- As a result of inaccurate banking information, frozen accounts, or wrong pay points, benefits are paid but returned to the GEPF.
When a pension or provident fund member passes away, the members’ spouses and dependents are given the money that was intended for them. The money is paid to their beneficiaries as intended, which means it is not subject to a member’s will. After all, this is a retirement benefit that has been built up over years of work and sacrifice. That said, you should be aware that when someone dies with an active pension and/or provident funds account, the money is unavailable until the next annual election period (typically every five years) opens.
What are the steps I need to take in order to locate any unused pension benefits?
Are you wondering if your missing pensions may be sitting in the Unclaimed Benefits section of the Registrar of Pension Funds (ROPF)? For example, do you know someone who claims a pension but has not yet been paid out? Or perhaps you’ve even forgotten about a pension claim that was made years ago? Whatever your reason for wanting to find a match with this database.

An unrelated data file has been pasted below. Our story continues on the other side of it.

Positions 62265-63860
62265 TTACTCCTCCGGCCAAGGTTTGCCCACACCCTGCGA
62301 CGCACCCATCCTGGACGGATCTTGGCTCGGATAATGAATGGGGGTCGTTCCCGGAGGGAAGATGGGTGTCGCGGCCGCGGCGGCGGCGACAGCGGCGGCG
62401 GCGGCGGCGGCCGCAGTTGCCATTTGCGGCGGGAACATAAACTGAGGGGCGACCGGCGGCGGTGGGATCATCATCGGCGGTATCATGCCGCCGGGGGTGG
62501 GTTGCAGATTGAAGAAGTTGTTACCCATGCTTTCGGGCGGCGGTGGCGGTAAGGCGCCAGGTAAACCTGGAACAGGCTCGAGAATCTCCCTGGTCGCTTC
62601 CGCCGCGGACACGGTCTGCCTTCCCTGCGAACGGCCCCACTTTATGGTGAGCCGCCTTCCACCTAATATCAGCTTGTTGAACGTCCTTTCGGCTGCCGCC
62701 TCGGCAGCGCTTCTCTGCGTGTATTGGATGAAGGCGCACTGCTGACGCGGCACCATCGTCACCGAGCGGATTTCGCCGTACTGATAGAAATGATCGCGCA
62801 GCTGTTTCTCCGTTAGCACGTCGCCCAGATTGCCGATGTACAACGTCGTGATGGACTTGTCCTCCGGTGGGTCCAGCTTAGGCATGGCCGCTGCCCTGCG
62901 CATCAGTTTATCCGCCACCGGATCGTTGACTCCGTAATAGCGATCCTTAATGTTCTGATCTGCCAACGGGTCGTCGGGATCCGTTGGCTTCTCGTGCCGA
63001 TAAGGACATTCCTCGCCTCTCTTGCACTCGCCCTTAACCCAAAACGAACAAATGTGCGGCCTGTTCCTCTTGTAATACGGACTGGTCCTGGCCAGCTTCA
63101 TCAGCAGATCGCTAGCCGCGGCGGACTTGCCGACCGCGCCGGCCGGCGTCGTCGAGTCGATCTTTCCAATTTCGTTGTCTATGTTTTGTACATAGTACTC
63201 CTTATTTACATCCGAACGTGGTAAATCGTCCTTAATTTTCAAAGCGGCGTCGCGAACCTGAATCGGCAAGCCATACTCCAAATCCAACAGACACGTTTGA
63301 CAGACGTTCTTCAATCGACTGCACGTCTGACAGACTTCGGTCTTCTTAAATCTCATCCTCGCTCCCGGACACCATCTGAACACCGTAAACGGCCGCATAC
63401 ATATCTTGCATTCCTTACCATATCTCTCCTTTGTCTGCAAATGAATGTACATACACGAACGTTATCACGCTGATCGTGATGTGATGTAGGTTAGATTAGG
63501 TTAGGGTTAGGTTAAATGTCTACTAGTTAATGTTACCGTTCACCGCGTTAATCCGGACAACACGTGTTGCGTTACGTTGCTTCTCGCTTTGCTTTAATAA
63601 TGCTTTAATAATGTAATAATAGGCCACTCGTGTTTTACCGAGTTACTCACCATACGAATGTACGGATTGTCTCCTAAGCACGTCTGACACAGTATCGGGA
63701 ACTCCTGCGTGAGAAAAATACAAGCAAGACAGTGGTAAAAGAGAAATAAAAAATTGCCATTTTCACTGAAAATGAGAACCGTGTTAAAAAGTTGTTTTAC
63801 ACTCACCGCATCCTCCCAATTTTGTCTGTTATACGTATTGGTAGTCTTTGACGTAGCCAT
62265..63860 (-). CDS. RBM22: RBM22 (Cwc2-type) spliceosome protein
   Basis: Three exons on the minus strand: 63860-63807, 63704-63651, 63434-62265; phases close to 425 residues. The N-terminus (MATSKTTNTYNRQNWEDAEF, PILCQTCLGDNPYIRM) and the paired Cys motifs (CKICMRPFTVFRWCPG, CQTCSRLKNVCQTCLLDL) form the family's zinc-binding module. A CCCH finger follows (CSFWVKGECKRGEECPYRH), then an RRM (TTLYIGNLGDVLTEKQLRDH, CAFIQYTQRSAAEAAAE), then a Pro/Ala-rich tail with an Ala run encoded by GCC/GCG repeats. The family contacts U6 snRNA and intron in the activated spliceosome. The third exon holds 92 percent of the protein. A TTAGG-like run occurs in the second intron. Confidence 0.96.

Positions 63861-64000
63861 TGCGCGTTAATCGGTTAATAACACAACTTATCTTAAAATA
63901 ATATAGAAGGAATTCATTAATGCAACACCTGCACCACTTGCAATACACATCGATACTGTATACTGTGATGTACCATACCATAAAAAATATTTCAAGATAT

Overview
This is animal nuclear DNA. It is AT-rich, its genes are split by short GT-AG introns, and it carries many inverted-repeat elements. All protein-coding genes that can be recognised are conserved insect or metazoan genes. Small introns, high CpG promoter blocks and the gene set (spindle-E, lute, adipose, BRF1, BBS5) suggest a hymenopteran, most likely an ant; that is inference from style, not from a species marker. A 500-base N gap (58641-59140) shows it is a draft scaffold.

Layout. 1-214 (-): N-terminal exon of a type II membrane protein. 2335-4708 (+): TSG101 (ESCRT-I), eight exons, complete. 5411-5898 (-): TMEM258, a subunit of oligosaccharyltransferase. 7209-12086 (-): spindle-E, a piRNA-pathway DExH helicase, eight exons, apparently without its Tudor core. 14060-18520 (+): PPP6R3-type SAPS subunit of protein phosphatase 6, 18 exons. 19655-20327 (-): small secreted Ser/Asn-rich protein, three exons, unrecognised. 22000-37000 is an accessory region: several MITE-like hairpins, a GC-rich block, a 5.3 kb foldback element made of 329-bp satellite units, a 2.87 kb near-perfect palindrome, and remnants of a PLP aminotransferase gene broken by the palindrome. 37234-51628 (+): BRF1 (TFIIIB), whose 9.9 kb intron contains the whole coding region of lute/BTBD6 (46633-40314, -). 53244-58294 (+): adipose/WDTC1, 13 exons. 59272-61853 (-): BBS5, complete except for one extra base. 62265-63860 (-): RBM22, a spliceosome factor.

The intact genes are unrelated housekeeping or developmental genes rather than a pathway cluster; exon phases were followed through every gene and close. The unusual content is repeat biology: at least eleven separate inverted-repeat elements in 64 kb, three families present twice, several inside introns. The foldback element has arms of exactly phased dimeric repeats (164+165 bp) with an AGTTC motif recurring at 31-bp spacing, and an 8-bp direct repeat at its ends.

South African unclaimed funds
If you find yourself in this situation, then you’re certainly not alone. It’s estimated that millions of South Africans have not claimed their retirement savings and are owed money. These individuals were able to contribute while they were working and receive “transfers” or “returns” to their pension accounts. The problem is that some funds get lost in the system after restructuring (known as “replacing”) funds into new investment products, or when a fund administrator contacts all its members or stakeholders to find out whether they want information on new investments or not. In some cases, people might also forget about the return they received because it was made up of other people’s pensions whose beneficiaries have since died or moved away from their area
Financial Sector Conduct Authority